Some of Taylor’s favorite effects are the Electro-Harmonix POG octave pedal, Univox Echo Chamber tape delay, and MXR M-190 Digital Delay and M-126 Flanger/Doubler rack units. Meanwhile, his prized outboard gear includes a Neve eight-channel BCM sidecar (often driving its preamps to add distortion), and Chandler TG Channel MKII and LTD-1 preamp/EQs.
“Messing with actual outboard gear is really important to understanding the way that shit works. I’m personally not a big fan of what plug-ins do,” Taylor says. “I know a lot of people use them these days, so I’m totally not talking trash about that. But if you’re at the novice level, I feel like it’s important to mess with the actual outboard stuff and see what happens when you turn a knob or push a switch in and pull it out.”
By doing his own experimentation, Taylor started doing what he felt was best for a song rather than following engineering trends. “In audio-engineering school [at NYU], they always used to talk about 60Hz being really hot on the kick drum, and I find that kickdrum sound is always changing trendwise,” he says. “I’m a little bit more into the way a hip-hop kick sounds, and I find that boosting 32Hz quite a bit and then running the kick drum through a distressor makes it sound more like I want a kick drum to sound, a little bit more current. I like the hype-y thing, like the low-lows and the high-highs. But then there’s something so amazing about the way a kick drum sounds on a Neil Young record. That’s a whole other thing of totally different equipment and a beautiful board and running it all into a nice Studer tape machine.”
Taylor’s Neil Young obsession is no shock, considering Veckatimest’s Crosby, Stills, Nash & Young harmony vibe. With all four band members singing, Taylor could default to set signal chains and parameters for efficiency’s sake, but he doesn’t. “It’s just boring to me: ‘Yeah, this is my lead vocal chain. This is my background vocal approach,’” he says. “It should be more specific to the song and the part itself, and what it’s supposed to be serving to the track.”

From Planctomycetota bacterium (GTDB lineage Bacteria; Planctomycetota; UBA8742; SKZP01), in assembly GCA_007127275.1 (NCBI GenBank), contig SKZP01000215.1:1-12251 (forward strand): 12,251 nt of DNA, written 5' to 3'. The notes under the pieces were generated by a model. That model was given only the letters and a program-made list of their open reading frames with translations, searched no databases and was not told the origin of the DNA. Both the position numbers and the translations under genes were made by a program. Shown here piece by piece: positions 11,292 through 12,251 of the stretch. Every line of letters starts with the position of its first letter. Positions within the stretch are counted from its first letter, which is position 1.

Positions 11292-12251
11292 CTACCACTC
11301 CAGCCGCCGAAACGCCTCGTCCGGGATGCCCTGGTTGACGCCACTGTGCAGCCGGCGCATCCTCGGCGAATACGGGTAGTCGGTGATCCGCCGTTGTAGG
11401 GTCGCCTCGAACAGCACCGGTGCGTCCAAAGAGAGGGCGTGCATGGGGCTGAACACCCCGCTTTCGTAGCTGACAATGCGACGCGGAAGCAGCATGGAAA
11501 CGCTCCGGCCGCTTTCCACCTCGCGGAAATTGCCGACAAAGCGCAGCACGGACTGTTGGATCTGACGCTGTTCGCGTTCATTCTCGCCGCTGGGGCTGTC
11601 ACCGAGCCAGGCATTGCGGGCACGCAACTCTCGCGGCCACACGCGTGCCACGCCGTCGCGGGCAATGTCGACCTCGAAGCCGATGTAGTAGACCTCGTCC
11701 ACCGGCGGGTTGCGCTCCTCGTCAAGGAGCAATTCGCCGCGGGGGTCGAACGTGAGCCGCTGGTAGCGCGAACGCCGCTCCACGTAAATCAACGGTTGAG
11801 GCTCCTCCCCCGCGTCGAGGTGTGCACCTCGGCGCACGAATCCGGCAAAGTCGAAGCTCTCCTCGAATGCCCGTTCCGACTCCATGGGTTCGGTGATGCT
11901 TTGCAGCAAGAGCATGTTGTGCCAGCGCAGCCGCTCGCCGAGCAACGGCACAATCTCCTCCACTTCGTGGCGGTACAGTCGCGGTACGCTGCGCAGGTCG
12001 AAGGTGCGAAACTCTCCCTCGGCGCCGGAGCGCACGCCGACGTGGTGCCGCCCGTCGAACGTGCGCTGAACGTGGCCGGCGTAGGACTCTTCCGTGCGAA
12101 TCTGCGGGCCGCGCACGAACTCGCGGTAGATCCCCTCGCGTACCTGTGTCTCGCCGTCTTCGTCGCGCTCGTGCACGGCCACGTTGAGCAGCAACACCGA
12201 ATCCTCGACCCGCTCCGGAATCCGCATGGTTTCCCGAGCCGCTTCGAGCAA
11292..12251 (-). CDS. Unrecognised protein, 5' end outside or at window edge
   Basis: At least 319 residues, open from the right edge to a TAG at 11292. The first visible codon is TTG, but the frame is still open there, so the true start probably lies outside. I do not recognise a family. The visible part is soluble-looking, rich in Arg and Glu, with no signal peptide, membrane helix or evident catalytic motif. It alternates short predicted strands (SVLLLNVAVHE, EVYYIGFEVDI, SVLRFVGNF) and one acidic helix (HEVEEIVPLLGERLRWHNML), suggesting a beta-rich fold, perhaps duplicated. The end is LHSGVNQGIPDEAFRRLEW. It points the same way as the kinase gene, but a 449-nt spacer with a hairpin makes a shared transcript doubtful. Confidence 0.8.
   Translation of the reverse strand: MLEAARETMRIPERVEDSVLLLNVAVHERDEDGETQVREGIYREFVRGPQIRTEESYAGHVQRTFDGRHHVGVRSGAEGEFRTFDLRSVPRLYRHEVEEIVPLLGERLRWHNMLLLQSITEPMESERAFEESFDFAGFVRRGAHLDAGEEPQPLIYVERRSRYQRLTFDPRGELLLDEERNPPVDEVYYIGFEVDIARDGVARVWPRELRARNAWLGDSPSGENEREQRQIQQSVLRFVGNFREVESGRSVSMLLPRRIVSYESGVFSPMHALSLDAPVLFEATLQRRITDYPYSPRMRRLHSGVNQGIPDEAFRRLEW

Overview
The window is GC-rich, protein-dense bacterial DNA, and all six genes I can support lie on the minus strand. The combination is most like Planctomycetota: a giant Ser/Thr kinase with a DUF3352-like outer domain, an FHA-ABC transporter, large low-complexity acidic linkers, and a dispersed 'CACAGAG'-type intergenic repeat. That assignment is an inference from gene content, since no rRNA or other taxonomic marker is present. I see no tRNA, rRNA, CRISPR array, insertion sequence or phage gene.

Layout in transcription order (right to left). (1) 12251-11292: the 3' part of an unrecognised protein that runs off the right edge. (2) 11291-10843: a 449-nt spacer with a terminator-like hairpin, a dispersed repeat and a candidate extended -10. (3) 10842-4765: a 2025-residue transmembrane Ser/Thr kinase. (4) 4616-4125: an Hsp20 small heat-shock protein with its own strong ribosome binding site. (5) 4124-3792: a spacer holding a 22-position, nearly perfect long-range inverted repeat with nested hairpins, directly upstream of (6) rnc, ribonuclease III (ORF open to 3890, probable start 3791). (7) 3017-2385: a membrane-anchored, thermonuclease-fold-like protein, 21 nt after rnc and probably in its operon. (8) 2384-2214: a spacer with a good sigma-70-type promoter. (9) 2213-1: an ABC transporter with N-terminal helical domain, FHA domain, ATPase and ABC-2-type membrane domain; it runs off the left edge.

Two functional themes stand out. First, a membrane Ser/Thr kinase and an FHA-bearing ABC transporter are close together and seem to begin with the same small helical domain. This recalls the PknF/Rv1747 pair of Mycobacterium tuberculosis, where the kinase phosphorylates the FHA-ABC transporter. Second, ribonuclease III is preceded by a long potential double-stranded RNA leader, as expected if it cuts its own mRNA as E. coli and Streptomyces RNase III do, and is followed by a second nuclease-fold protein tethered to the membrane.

But unlike his drum treatments, which optimize the full frequency spectrum, Taylor always shelves vocals. The exact recipe per vocal depends on whether it’s a lead versus background part, has lyrics or not, and is soaked in reverb or is on the drier side.
He often uses a battery-powered ’80s Neumann U 87 for vocals. “I use that mic a lot, and the different polar patterns give it even more flexibility,” Taylor says. “For a background, maybe I’ll use that same mic, but I’ll put it in omni or I’ll put it in figure-of-eight, depending on how much proximity effect I want on the vocal.”
In the studio, Taylor doesn’t overthink his choices or give himself an out in the mix. “I like to make decisions on the way the sounds sound while I’m recording because that’s more fun and honest, and it’s a little more in the moment,” he says. “[I don’t like] that whole idea where you’re like, ‘This effect on the guitar sounds awesome, but we should DI it just in case we don’t want that effect later.’ If it sounds awesome, then go with it. What’s the worst that can happen? The stock market is not going to crash if your guitar tone has the wrong delay on it. There are more serious things to worry about than that.”